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the capital structure changes. That is, FCFE will go up if the company replaces debt
with equity (an action that reduces interest paid and therefore increases CFO) and
vice versa. This problem can be overcome by using free cash flow to firm (FCFF),
which is not distorted by the ratio of debt to equity.



Earnings

In this section, we try to answer the question, "what earnings number should be
used to evaluate company performance?" We start by considering the relationship
between the cash flow statement and the income statement. In the preceding
section, we explained that companies must classify cash flows into one of three
categories: operations, investing, or financing. The diagram below traces selected
cash flows from operations and investing to their counterparts on the income
statement (cash flow from financing (CFF) does not generally map to the income
statement):




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Many cash flow items have a direct counterpart, that is, an accrual item on the
income statement. During a reporting period like a fiscal year or a fiscal quarter, the
cash flow typically will not match its accrual counterpart. For example, cash spent
during the year to acquire new inventory will not match cost of goods sold (COGS).
This is because accrual accounting gives rise to timing differences in the short run:
on the income statement, revenues count when they are earned, and they're
matched against expenses as the expenses are incurred.

Expenses on the income statement are meant to represent costs incurred during the
period that can be tracked either (1) to cash already spent in a prior period or (2) to
cash that probably will be spent in a future period. Similarly, revenues are meant to
recognize cash that is earned in the current period but either (1) has already been
received or (2) probably will be received in the future. Although cash flows and
accruals will disagree in the short run, they should converge in the long run, at least
in theory.

Consider two examples:

• Depreciation - Say a company invests $10 million to buy a manufacturing
plant, triggering a $10 million cash outflow in the year of purchase. If the life
of the plant is 10 years, the $10 million is divided over each of the
subsequent 10 years, producing a non-cash depreciation expense each year
in order to recognize the cost of the asset over its useful life. But
cumulatively, the sum of the depreciation expense ($1 million per year x 10
years) equals the initial cash outlay.



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• Interest Expense - Say a company issues a zero-coupon corporate bond,
raising $7 million with the obligation to repay $10 million in five years. During
each of the five interim years, there will be an annual interest expense but no
corresponding cash outlay. However, by the end of the fifth year, the
cumulative interest expense will equal $3 million ($10 million - $7 million),
and the cumulative net financing cash outflow will also be $3 million.

In theory, accrual accounting ought to be superior to cash flows in gauging operating
performance over a reporting period. However, accruals must make estimations and
assumptions, which introduce the possibility of flaws.

The primary goal when analyzing an income statement is to capture normalized
earnings--that is, earnings that are both recurring and operational in nature. Trying
to capture normalized earnings presents two major kinds of challenges: timing issues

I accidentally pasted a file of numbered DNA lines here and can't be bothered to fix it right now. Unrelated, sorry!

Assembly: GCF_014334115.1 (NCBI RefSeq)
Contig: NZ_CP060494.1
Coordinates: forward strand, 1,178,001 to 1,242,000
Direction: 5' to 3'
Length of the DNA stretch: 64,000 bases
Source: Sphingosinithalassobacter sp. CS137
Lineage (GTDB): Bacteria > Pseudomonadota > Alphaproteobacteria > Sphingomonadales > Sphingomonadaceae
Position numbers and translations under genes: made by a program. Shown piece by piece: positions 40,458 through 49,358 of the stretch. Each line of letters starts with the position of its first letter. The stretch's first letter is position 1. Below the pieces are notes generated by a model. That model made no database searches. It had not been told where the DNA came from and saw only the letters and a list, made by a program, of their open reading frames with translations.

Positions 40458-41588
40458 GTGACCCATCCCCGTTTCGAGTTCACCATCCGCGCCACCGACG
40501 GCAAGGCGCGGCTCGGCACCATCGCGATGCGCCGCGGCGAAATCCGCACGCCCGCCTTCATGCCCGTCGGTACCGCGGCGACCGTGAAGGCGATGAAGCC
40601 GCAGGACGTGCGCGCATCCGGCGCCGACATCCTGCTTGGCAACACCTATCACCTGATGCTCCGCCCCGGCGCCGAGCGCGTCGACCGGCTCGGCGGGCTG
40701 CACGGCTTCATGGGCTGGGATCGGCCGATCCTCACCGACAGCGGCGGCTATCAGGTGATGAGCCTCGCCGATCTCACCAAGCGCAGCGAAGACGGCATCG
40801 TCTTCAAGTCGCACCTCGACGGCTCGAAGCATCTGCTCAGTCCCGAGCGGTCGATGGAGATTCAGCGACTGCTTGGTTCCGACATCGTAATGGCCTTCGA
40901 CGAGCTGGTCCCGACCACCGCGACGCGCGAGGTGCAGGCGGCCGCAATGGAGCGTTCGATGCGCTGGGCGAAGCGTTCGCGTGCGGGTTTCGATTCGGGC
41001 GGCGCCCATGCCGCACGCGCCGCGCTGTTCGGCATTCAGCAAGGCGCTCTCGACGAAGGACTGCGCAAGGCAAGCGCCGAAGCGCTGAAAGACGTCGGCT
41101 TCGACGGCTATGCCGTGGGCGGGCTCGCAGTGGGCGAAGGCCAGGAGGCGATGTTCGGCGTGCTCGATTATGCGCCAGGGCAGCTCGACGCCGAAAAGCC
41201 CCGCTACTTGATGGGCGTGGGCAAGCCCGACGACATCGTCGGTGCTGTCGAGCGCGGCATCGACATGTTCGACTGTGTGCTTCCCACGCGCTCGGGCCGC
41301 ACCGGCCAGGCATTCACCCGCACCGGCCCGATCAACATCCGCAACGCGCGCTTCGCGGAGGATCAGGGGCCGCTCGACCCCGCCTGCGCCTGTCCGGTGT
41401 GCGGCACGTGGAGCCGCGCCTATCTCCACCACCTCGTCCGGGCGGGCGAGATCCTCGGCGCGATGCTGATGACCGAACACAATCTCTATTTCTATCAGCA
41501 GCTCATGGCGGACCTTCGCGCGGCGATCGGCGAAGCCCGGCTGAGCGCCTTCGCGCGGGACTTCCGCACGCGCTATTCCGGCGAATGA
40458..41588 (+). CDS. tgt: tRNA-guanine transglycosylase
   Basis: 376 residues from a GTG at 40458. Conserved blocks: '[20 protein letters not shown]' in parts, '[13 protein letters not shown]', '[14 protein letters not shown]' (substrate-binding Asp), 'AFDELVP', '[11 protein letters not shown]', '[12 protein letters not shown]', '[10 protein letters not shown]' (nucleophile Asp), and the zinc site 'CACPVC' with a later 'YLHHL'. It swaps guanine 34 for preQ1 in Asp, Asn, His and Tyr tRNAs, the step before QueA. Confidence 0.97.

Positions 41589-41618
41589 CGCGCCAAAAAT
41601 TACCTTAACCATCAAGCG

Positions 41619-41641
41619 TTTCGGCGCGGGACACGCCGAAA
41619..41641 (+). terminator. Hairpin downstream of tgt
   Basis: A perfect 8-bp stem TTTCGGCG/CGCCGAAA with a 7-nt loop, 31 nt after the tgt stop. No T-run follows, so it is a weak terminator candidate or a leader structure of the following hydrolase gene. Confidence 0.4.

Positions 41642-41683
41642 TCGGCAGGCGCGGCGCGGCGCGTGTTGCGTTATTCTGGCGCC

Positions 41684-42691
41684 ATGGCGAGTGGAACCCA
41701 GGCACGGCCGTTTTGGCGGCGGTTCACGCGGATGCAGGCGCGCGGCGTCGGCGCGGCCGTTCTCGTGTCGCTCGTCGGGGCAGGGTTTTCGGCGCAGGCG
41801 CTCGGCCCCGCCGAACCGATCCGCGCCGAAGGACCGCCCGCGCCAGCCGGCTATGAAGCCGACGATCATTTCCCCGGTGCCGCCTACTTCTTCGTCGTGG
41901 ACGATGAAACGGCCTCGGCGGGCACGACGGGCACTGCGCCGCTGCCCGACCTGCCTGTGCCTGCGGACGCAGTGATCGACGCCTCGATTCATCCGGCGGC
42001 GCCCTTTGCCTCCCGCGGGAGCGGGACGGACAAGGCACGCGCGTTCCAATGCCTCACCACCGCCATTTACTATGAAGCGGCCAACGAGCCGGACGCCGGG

and classification choices. Timing issues cause temporary distortions in reported
profits. Classification choices require us to remove one-time items or earnings not
generated by ongoing operations, such as gains from pension plan investments.

Timing Issues
Most timing issues fall into four major categories:




Premature revenue recognition and delayed expenses are more intuitive than the


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distortions caused by the balance sheet, such as overvalued assets. Overvalued
assets are considered a timing issue here because, in most (but not all) cases, "the
bill eventually comes due." For example, in the case of overvalued assets, a
company might keep depreciation expense low by carrying a long-term asset at an
inflated net book value (where net book value equals gross asset minus accumulated
depreciation), but eventually the company will be required to "impair" or write-down
the asset, which creates an earnings charge. In this case, the company has managed
to keep early period expenses low by effectively pushing them into future periods.

It is important to be alert to earnings that are temporarily too high or even too low
due to timing issues.

Classification Choices
Once the income statement is adjusted or corrected for timing differences, the other
major issue is classification. In other words, which profit number do we care about?
The question is further complicated because GAAP does not currently dictate a
specific format for the income statement. As of May 2004, FASB has already spent
over two years on a project that will impact the presentation of the income
statement, and they are not expected to issue a public discussion document until the
second quarter of 2005.

We will use Sprint's latest income statement to answer the question concerning the
issue of classification.




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We identified five key lines from Sprint's income statement. (The generic label for
the same line is in parentheses):

1. Operating Income before Depreciation and Amortization (EBITDA)
Sprint does not show EBITDA directly, so we must add "depreciation and
amortization" to operating income (EBIT). Some people use EBITDA as a
proxy for cash flow--as depreciation and amortization are non-cash charges--
but EBITDA does not equal cash flow because it does not include changes to
working capital accounts. For example, EBITDA would not capture the
increase in cash if accounts receivable were to be collected.

The virtue of EBITDA is that it tries to capture operating performance--that is,
profits after cost of goods sold (COGS) and operating expenses, but before
non operating items and financing items such as interest expense. However,